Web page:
Ethiopia's Prime Minister, Abiy Ahmed Ali

Ethiopia’s Prime Minister, Abiy Ahmed Ali

Ethiopia, Eritrea to deepen new bond through football friendly


20 years after the three-year Eritrean–Ethiopian War which severed peace and relationship between Ethiopia and Eritrea, the countries have made peace this July following moves by Ethiopian Prime Minster, Abiy Ahmed.


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The two poor countries at the horn of Africa have announced a football friendly match in August as a means of deepening the new bond. That will be the first football match between Ethiopia and Eritrea since 1998. Newly appointed Ethiopia coach Abraham Mebratu is expected to choose the exact date of the match in August.

The coach reportedly wants to prepare his charges for the friendly in the Eritrean capital and the Afcon qualifier against Sierra Leone.

The Ethiopian Football Federation (EFF) and its Eritrean counterpart have agreed to stage a historic friendly game between the two nations in Asmara next month.

Both nations have been avoiding games that pitted them against each other since the 1998-2002 border war. But they now want to play again, following Ethiopia and Eritrea’s diplomatic thaw and declaration that the “state of war” is over.

Ethiopia boycotted games against Eritrea in 2000 and the 2010 Council for East and Central Africa Football Associations (Cecefa) Under-20 tournament, which was hosted in the capital, Asmara.

Eritrea, meanwhile, failed to take part in the 2015 Cecefa senior challenge cup. It also forfeited the 2014 African Nations Championship first-round qualifier against Ethiopia.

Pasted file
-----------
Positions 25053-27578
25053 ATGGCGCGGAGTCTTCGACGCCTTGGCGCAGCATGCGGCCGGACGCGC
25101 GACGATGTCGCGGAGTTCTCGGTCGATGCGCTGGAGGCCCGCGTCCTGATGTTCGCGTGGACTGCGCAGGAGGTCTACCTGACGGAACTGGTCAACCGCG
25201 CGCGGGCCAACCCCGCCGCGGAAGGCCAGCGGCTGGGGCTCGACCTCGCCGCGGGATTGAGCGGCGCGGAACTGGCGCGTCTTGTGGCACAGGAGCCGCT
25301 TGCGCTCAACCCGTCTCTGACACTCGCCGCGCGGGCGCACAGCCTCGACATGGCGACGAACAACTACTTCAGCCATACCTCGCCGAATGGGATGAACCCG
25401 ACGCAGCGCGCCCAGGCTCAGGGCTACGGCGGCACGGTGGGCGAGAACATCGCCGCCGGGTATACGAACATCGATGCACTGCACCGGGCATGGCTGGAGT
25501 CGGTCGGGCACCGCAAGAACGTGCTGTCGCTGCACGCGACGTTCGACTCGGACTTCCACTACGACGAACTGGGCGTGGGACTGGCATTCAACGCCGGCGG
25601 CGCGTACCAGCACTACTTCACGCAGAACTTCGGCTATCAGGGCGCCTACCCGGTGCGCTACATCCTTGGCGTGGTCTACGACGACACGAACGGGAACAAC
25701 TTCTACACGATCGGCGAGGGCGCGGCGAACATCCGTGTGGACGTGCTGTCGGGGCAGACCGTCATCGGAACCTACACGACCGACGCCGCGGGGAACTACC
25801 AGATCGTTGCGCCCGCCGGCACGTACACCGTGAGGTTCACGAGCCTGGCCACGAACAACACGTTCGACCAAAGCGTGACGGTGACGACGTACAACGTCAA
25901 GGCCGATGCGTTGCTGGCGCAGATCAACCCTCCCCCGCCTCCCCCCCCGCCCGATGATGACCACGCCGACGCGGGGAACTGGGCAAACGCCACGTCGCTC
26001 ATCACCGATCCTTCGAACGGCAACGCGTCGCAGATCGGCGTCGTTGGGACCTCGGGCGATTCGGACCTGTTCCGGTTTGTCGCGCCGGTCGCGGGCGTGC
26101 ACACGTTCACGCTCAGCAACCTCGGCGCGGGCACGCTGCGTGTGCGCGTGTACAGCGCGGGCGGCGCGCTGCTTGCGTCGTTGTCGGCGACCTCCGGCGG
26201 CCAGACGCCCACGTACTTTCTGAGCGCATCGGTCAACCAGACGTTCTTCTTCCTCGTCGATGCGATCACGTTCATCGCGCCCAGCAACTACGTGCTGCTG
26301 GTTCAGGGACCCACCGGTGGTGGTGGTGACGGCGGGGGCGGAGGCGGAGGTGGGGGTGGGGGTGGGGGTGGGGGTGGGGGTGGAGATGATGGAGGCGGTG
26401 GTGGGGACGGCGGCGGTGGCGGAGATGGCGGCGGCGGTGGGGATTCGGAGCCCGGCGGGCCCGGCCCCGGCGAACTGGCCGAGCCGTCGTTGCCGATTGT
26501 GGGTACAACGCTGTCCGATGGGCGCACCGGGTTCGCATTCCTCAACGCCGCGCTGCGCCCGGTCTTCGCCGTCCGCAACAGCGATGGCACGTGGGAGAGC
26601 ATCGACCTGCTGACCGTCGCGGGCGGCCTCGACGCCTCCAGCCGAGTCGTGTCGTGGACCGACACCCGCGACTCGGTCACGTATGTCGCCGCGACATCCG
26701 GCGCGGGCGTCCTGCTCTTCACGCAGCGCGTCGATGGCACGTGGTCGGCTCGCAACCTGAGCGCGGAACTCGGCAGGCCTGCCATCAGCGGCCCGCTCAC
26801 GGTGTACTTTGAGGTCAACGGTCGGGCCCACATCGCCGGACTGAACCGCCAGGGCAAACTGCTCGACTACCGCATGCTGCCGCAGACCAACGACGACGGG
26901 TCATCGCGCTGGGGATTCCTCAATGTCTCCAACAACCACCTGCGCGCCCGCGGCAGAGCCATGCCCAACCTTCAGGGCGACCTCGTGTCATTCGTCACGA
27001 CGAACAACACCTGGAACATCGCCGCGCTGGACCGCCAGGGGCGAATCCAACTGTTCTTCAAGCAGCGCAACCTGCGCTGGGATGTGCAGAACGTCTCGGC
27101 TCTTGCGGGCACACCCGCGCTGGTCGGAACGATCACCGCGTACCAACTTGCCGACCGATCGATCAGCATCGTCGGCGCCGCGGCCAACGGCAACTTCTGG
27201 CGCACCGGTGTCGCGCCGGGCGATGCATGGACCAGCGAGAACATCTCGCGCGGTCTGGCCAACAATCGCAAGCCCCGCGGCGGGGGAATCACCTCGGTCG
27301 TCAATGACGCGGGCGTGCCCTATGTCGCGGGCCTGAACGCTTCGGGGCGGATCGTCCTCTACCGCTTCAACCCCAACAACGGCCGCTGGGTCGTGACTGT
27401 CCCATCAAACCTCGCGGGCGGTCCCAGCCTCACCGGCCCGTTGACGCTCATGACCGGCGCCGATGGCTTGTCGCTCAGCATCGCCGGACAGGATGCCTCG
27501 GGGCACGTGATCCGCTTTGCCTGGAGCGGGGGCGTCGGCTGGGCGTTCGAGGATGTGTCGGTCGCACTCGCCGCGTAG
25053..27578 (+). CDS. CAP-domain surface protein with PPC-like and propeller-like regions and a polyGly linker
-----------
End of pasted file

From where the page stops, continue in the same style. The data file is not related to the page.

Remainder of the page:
The Eritrean–Ethiopian War, one of the conflicts in the Horn of Africa, took place between Ethiopia and Eritrea from May 1998 to June 2000, with the final peace only agreed to in 2018, twenty years after the initial confrontation. While Eritrea and Ethiopia—two of the world’s poorest countries—spent hundreds of millions of dollars on the war and suffered tens of thousands of casualties as a direct consequence of the conflict, only minor border changes resulted.

According to a ruling by an international commission in The Hague, Eritrea broke international law and triggered the war by invading Ethiopian territory. At the end of the war, Ethiopia held all of the disputed territory and had advanced into Eritrea. After the war ended, the Eritrea–Ethiopia Boundary Commission, a body founded by the UN, established that Badme, the disputed territory at the heart of the conflict, belongs to Eritrea. As of 2018, Ethiopians still occupy the territory near Badme, including the town of Badme. On 5 June 2018, Ethiopian ruling coalition, headed by Prime Minister Abiy Ahmed, agreed to fully implement the peace treaty signed with Eritrea in 2000, with peace declared by both parties in July 2018.


Editorial Chief, Nigerian Bureau

Kings UBA is a Nigerian journalist and writer. I have reported for major local and international news organisations. I write satire. In 2017, I started contributing stories primarily to Discover Africa News Network. I can be reached on I currently manage Discover Africa News social media handles